Enterprise service bus | GreenVulcano 4 is a lightweight and powerful open source ESB

GreenVulcano 4, the latest evolution of our enterprise service bus designed to go beyond the traditional approach on SOA architecture by innovatively interpreting the (EAI ) enterprise application integration to meet today's requirements for high flexibility but with the robustness and reliability of the systems traditional.

  1. Speed, in all phases of the life cycle, from development to provisioning up to operations, to respond in the best possible way to the changing needs of the market;
  2. Economics, limiting infrastructure costs, thanks to the possibility of being used both on the on-demand cloud and on commodity hardware, thus also reducing the considerable software license costs;
  3. Flexibility, modularity and polymorphism, which guarantee the ability to cover needs that are not yet born and we can not foresee, changing its own structure without design from scratch.


Enterprise service bus | what's this

Intrinsically, the enterprise service bus is a mechanism in which a bidirectional interface from connected systems is always provided. This means that all source and destination systems must be connected to the ESB and that the applications themselves communicate by sending messages on the bus.

An enterprise service bus is, therefore, a bus on which messages between integrated entities travel.

However, one should not think of the BUS as a mere intermediary structure, since it is possible to modify the messages by intervening in the logic of the software.


ESB GreenVulcano: a use case

To better understand the strength of an ESB, let's analyze its implementation.

Suppose we have a business model according to which, a series of stores that operate on behalf of the shop, are periodically supplied from a single warehouse, all respecting the following logic:

  1. When the goods arrive at each store, the ERP system must be updated
  2. The cashier who sells the single item of clothing sends information to the ERP system via the App. The status of the garment is updated to "sold".
  3. The cashier or Sales manager sends via the App the eventual return of the garment that a customer has returned to him, for the issue of a Credit Note
  4. A night batch issues an invoice for each store on daily sales
  5. The payment system sends the request for SDD (Sepa Direct Debit) to Banca Sella. Invoice in "paid" status. Once the payment has been received by the Bank, the invoice is set as "paid".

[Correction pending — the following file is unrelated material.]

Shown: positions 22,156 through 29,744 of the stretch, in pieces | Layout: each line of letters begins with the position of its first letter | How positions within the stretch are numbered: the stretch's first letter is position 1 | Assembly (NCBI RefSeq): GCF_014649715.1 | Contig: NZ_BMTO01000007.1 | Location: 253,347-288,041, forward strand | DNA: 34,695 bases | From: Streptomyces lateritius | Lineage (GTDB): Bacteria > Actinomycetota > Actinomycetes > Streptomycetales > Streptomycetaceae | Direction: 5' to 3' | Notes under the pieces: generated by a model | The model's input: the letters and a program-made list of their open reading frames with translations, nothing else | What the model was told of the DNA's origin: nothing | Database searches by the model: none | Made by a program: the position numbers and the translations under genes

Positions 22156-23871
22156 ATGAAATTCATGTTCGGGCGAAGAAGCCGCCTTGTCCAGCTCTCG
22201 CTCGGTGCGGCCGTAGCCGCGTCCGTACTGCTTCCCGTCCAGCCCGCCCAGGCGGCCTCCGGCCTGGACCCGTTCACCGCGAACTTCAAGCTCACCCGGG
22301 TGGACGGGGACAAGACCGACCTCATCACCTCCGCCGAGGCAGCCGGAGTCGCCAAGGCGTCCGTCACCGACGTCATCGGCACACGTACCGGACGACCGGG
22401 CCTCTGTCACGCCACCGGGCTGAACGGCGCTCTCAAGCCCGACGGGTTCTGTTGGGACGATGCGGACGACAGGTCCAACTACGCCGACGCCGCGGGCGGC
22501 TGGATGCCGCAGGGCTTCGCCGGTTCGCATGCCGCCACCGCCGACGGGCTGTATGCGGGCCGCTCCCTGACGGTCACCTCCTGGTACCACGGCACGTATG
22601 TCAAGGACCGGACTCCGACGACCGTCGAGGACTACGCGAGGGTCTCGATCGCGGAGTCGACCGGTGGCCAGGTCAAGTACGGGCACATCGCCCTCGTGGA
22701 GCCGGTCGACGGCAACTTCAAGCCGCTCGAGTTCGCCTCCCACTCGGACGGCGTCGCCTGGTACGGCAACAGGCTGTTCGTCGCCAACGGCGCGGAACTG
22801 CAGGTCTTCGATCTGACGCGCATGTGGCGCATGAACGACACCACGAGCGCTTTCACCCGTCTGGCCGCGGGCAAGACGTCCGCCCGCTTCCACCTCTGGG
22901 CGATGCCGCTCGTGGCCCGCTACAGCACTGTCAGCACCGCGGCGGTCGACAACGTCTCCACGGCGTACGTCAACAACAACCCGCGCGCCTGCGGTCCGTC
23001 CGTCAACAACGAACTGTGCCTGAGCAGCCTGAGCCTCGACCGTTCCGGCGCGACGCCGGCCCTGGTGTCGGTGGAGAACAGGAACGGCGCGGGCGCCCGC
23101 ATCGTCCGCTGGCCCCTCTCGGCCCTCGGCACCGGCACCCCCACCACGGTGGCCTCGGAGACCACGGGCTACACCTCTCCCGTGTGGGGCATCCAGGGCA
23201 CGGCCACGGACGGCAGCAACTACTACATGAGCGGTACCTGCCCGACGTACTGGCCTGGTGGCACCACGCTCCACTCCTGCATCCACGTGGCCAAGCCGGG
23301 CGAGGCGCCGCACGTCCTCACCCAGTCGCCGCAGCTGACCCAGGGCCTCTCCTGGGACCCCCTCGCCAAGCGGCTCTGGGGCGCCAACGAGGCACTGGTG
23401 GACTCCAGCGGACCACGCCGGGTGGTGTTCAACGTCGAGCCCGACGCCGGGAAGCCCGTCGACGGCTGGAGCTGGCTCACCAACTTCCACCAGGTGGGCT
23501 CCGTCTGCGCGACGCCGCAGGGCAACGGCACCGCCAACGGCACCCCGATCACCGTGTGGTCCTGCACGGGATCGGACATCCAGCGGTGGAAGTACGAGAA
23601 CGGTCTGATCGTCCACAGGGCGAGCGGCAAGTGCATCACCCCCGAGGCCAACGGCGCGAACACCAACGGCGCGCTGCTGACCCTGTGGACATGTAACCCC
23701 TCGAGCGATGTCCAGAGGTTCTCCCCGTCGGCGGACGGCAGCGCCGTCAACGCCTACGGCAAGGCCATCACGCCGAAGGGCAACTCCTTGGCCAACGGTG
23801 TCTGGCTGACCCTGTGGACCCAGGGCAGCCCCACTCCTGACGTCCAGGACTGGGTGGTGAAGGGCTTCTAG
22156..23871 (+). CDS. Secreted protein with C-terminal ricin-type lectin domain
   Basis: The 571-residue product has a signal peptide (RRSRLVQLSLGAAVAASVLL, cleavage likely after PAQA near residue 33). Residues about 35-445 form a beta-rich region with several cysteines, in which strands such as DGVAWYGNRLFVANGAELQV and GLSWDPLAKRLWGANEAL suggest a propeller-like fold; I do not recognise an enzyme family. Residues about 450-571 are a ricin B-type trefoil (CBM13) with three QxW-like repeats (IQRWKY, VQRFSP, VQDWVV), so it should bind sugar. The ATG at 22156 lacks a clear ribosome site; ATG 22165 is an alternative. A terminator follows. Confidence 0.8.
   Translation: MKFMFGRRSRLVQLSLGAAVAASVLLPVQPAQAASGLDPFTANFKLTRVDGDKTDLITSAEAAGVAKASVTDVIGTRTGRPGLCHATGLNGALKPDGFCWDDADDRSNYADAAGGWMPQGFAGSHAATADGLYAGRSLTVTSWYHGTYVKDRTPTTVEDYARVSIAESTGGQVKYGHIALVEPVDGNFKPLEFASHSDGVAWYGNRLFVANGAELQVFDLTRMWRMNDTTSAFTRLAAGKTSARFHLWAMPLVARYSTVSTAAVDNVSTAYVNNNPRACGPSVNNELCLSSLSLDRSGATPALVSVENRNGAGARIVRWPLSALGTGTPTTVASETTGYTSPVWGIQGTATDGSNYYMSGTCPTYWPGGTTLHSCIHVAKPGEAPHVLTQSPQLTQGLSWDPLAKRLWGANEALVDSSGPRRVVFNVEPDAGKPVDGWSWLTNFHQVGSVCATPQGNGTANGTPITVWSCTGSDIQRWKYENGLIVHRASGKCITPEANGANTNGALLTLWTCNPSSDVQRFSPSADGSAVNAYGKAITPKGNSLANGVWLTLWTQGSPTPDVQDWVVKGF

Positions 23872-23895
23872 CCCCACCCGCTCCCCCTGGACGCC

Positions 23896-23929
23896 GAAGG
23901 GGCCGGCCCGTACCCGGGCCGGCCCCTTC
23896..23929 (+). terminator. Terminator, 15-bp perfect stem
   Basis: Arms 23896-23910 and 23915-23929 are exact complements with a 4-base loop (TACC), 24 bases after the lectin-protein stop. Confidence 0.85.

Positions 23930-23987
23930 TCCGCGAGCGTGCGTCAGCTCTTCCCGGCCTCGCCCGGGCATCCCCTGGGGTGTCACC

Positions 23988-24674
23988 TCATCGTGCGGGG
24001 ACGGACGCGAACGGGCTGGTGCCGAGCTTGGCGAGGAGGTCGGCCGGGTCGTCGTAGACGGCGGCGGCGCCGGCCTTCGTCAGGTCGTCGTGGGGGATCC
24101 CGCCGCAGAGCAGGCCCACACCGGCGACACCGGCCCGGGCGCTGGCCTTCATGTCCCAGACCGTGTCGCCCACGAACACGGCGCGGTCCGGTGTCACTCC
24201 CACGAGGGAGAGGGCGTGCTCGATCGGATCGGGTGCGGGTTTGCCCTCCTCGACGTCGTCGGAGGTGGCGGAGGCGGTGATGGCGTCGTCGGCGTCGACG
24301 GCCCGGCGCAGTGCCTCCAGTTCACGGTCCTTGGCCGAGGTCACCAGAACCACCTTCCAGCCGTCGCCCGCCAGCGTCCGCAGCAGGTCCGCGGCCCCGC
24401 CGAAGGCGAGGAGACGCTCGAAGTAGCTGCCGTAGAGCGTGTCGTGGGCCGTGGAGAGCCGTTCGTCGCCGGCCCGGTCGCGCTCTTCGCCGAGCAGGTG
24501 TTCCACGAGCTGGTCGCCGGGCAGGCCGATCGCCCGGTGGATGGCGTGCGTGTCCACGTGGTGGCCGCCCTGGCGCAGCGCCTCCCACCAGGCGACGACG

As you can see there are several systems and components that cooperate with each other in a reality that we can define as integration platform: the ERP system, the web services displayed by the bank, the application that updates the ERP system for each sale of a garment, the insertion of data that takes place through the NFC reading of the various items, can in fact use protocols and different programming languages.

The enterprise service bus connects the various applications with which it interfaces.

If every service were to have a communication interface for every other service, how many interfaces should we create?

Here, therefore, that each system should have a single interface to the ESB, as can be seen in the figure below.


Scalability of an ESB

Imagine the example illustrated above, in a context without ESB: if each component must be able to interact with all the other components, no more than 16 interfaces would be needed, but 56!

Any change to a component could result in the modification of all the interfaces of those components with which it interacts: you can imagine the time that each update needs.

The use of an ESB is therefore the winning choice, as we can well understand how such an architecture can be scaled in terms of components, allowing a very large number.




Enterprise service bus architecture

The SOA (service-oriented architecture) used by Greenvulcano, as the acronym suggests itself, is a service-based architecture: in fact, we have the requests for services, and on another level, we have the actual services called up and connected by means of a BUS. The OSGI specifications implemented in Greenvulcano therefore allow the development of a component platform. These components or applications, available as bundles for distribution, can be installed, started, stopped, updated and uninstalled remotely without requiring the restart of the ESB that is deployed on the Karaf container.

The services or components within Greenvulcano, can be either strongly decoupled, think about the case in which a feature can be associated with a single service, or we can have a workflow of services (that is, multiple services performed sequentially). The enterprise service bus integrates and orchestrates all this.

Enterprise service bus | characteristics

The main features of Greenvulcano will be described below

  • Running on the Karaf container for greater lightness: this also allows you to load new configurations and hot features without having to reload and deploy the application in full.
  • Integration between different applications with different technologies such as JMS, Web Services, JDBC, HTTP and more
  • A visual development environment (developer studio): this allows you to develop some services in a simple and intuitive way or a workflow of several concatenated services. See our tutorial and find out how easy it is to create an event-driven push notification.
  • A monitoring dashboard that allows you to deploy services
  • High reliability, security and scalability
  • Use of Java 8 and OSGI 6.



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